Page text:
A bunion is a common deformity at the base of your big toe which may cause foot pain or make it difficult finding shoes that fit.

By Wallace Health I Medically reviewed by Adrian Roberts.
Page last reviewed: October 2018 I Next review due: October 2021

What are bunions?

A bunion, also known as hallux valgus, is when your big toe turns towards your other toes forming a bony lump on the side of your foot. Sometimes a soft swelling will develop over the lump called bursitis. Sometimes a smaller bunion can appear on your little toe.

In most cases, it may not be obvious why a bunion has formed, but certain things increase your risk of getting them including:

  • Activities such as rock climbing or ballet
  • Being a woman
  • Family history of bunions
  • Foot abnormalities
  • Joint problems such as osteoarthritis or rheumatoid arthritis
  • Wearing tight-fitting or high heeled shoes

How to tell if you have bunions

If you have a bunion, you may notice:

  • Your big toe pointing at your other toes
  • Difficulty moving your toe or foot
  • Foot pain
  • Difficulty finding shoes that fit and are comfortable
  • Hard lumps at the base of your big toe
  • Pain caused by increased pressure on the ball of your foot (called metatarsalgia)
  • Red and sore skin over the lump

You might also develop corns or calluses around your big toe.

Talk to your doctor if you’re concerned about symptoms

You can book an appointment with a Spire private GP today.

Diagnosis and tests for bunions

Although bunions often require no medical treatment, see your GP or a doctor who specialises in treating foot disorders (podiatrist or orthopaedic foot specialist) if you have:

  • Persistent big toe or foot pain
  • A visible bump on your big toe joint
  • Decreased movement of your big toe or foot
  • Difficulty finding shoes that fit properly because of a bunion

Usually, your doctor will be able to tell you if you have a bunion after conducting a simple assessment. They'll look at your feet and toes and watch you walk.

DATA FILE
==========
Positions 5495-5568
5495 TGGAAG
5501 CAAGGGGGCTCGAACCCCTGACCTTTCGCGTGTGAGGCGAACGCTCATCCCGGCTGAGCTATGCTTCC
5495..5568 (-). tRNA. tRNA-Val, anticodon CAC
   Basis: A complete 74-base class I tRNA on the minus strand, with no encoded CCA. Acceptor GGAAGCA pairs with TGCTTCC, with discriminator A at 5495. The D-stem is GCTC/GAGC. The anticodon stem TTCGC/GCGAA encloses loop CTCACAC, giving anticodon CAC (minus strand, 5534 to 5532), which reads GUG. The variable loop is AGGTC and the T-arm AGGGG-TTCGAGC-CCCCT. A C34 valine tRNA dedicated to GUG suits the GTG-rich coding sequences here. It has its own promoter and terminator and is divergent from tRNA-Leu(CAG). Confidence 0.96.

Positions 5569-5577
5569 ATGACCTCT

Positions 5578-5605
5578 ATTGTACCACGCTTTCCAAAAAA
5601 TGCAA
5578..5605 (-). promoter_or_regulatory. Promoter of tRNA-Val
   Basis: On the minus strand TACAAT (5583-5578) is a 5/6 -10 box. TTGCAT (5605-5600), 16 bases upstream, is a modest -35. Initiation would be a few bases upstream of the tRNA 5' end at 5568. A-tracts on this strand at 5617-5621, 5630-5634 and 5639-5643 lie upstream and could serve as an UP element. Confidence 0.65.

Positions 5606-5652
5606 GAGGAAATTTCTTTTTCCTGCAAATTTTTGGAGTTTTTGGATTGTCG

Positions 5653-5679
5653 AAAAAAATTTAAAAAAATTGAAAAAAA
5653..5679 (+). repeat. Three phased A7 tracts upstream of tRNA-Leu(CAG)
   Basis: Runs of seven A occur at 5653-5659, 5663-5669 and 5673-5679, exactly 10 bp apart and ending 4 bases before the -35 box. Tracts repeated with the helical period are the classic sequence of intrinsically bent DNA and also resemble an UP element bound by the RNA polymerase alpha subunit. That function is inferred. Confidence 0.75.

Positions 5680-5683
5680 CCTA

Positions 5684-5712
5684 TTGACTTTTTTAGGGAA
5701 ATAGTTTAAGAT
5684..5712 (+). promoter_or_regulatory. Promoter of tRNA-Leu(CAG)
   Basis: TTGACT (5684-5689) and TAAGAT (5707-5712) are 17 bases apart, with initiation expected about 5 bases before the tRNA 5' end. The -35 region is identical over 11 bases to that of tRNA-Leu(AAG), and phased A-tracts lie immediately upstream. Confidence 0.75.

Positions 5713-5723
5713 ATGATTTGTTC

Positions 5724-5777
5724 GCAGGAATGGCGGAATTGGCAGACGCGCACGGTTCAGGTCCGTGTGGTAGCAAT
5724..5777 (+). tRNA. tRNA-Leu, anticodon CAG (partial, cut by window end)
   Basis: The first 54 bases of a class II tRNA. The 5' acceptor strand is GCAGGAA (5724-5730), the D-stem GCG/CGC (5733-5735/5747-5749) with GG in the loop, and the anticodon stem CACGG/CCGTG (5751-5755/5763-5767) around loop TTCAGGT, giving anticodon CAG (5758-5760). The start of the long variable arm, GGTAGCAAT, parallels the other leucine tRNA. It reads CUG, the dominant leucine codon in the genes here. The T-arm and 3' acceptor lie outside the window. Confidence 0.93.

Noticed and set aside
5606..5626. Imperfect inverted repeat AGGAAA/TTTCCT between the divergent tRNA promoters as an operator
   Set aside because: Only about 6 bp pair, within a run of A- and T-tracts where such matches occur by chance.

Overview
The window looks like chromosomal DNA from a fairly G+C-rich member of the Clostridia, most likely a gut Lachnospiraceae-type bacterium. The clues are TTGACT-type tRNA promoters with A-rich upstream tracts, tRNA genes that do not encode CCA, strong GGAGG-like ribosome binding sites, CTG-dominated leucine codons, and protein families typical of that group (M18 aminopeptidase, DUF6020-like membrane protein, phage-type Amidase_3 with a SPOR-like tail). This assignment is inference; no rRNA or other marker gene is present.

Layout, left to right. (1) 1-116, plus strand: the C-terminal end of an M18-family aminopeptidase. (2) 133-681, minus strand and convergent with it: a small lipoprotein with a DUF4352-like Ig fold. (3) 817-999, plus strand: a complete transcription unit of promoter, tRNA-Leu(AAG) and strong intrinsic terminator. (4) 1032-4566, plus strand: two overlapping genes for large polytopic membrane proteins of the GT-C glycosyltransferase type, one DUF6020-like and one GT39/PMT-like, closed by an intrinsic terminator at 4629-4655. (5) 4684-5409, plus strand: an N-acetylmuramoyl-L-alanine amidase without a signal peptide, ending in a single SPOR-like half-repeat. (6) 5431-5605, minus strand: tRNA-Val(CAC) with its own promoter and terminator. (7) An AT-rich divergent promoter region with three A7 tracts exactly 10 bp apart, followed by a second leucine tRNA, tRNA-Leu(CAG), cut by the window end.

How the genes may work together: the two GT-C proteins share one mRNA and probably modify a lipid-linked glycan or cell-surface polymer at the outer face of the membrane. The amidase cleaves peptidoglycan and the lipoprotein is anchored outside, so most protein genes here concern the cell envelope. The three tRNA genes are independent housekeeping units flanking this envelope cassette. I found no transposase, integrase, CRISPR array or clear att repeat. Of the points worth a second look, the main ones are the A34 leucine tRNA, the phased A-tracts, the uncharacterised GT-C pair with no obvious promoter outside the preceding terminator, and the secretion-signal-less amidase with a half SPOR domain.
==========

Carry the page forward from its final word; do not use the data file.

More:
An X-ray can show the level of deformity.

Common treatments for bunions

Your GP may refer you to a podiatrist to give you advice on how to manage your bunions. If you have bunion pain, this can be eased by:

  • Ice packs
  • Losing weight
  • Taking over the counter painkillers (such as paracetamol and ibuprofen)
  • Using bunion pads to stop shoes rubbing
  • Using insoles or bunion correctors (splints)
  • Wearing flat, wide, well-fitting shoes

The only way to get rid of bunions is by surgery, called an osteotomy or bunionectomy. Bunion surgery can involve removing, realigning and pinning of your bones to:

  • Correct the deformity
  • Narrow your foot
  • Straighten your toes








Get in touch


Marketing Information

Spire would like to provide you with marketing information about products and services offered by Spire and by selected third-party partners. If you do not consent for us to process your personal data for marketing activities, we will still be able to contact you about your enquiry.

We may contact you by email, SMS or phone about your enquiry. If we try to contact you by phone (mobile and/or landline) and you are not available, we may leave you a voicemail message. We may also use your details to contact you about patient surveys we use for improving our service or monitoring outcomes, which are not a form of marketing.

Submit my enquiry